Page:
Picture the well-meaning retired factory-worker, the C.N.A., the momentarily sober alcoholic son of dear, sweet "mama." Mama fell at home. She broke her hip and lay on the floor for three days because she couldn't get to the phone and dear, sweet alcoholic son was too busy drinking to check on her...now she's dehydrated and malnourished and Bubba is all in a tizzy because the doctors have to wait until mama recovers sufficient strength to survive surgery. Of course, it's the fault of the nurses and the hospital and he's threatening to sue because we're "neglecting mama!"
Along with the retired factory workers, the C.N.A.'s seem to have more knowledge of medicine and safe patient-care practices, too.
None of the aforementioned people are qualified to make the judgments that they do. They simply hang out in their "loved one's" room, 24/7, becoming more tired and stressed by the hour - they can't seem to understand that when you're sick, having constant visitors is exhausting and stressful. The patient wouldn't dream of telling his visitors to leave, as that might make him seem ungrateful and he has enough to worry about right now. Visitors tend to cuss me when I ask them to leave. Patients thank me.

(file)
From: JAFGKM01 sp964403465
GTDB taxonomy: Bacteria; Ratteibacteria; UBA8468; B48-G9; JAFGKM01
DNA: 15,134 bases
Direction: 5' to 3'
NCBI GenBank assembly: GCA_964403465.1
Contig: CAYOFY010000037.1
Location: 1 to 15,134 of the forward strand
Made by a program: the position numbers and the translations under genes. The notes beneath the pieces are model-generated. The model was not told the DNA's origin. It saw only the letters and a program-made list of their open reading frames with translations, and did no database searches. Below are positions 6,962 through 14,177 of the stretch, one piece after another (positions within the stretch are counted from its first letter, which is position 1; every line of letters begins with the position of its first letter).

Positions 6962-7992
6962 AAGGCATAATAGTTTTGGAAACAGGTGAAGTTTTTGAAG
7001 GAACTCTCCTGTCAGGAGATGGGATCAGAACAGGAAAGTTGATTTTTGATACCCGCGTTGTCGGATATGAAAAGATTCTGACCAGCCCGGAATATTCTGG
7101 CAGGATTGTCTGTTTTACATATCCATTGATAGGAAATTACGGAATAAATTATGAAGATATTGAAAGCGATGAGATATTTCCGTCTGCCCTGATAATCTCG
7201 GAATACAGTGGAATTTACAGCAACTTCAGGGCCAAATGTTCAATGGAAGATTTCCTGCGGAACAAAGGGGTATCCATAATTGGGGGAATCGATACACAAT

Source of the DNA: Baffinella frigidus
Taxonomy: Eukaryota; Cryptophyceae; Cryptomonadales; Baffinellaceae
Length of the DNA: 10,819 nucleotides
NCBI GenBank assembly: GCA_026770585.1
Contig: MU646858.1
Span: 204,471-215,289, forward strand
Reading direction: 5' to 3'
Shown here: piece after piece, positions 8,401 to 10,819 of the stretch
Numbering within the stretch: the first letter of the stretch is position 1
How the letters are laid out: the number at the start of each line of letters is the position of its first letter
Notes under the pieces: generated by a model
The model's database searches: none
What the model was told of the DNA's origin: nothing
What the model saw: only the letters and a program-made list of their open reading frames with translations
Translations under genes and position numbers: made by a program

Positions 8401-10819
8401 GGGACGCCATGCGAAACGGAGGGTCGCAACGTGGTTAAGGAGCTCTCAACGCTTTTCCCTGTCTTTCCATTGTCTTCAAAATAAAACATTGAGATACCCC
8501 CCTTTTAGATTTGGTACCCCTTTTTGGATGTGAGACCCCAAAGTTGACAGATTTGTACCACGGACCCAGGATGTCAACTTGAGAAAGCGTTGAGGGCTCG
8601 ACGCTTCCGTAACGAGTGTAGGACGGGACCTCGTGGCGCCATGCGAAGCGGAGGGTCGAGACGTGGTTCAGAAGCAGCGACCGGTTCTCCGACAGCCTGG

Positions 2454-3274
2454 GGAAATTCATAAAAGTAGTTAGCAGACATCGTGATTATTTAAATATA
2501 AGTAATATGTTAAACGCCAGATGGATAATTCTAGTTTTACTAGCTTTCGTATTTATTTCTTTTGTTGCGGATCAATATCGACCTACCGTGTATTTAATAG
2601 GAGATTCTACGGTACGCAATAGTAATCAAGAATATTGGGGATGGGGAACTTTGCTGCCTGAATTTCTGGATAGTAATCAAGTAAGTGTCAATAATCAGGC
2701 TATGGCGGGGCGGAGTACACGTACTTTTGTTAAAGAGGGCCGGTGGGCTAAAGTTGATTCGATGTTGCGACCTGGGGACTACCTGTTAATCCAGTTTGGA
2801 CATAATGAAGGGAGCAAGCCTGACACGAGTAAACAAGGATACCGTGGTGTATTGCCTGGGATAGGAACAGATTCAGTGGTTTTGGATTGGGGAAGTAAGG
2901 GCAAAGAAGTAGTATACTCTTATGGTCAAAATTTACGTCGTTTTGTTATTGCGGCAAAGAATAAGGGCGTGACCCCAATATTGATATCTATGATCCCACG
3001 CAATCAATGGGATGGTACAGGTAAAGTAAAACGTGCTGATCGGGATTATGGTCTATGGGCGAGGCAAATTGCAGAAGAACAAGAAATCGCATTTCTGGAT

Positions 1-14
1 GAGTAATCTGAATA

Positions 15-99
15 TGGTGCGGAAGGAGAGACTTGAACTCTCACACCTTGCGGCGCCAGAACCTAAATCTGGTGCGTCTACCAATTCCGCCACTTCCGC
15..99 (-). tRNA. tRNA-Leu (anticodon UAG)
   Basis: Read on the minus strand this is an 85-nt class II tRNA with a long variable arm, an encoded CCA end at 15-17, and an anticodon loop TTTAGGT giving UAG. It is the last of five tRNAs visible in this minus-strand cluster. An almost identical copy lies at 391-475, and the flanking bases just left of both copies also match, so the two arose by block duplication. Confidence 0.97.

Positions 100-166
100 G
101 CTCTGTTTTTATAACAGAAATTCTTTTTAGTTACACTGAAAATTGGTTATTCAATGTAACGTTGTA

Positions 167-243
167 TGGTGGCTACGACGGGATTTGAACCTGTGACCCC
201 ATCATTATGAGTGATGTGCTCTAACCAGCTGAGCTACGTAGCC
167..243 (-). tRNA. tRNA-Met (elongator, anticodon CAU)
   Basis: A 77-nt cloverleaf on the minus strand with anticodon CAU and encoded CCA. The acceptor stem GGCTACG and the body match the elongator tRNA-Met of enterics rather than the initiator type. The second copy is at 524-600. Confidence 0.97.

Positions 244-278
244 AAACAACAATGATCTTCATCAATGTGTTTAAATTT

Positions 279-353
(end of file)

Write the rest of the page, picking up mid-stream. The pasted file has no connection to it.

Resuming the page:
I love my job. My patients are wonderful. However, I cannot, and will not, tolerate their abusive friends and family members for the next 25 years...
local

Inman, SC

#6 Mar 12, 2008
Nurse wrote:
It isn't the 12-hour shifts that are emotionally and physically draining. It's the never-ending complaints and constant threat of potential lawsuits from family members.
Picture the well-meaning retired factory-worker, the C.N.A., the momentarily sober alcoholic son of dear, sweet "mama." Mama fell at home. She broke her hip and lay on the floor for three days because she couldn't get to the phone and dear, sweet alcoholic son was too busy drinking to check on her...now she's dehydrated and malnourished and Bubba is all in a tizzy because the doctors have to wait until mama recovers sufficient strength to survive surgery. Of course, it's the fault of the nurses and the hospital and he's threatening to sue because we're "neglecting mama!"
Along with the retired factory workers, the C.N.A.'s seem to have more knowledge of medicine and safe patient-care practices, too.
None of the aforementioned people are qualified to make the judgments that they do. They simply hang out in their "loved one's" room, 24/7, becoming more tired and stressed by the hour - they can't seem to understand that when you're sick, having constant visitors is exhausting and stressful. The patient wouldn't dream of telling his visitors to leave, as that might make him seem ungrateful and he has enough to worry about right now. Visitors tend to cuss me when I ask them to leave. Patients thank me.
I love my job. My patients are wonderful. However, I cannot, and will not, tolerate their abusive friends and family members for the next 25 years...
I agree.

Nurses are picked at more than waitresses and some 12- hour shifts ARE just too much!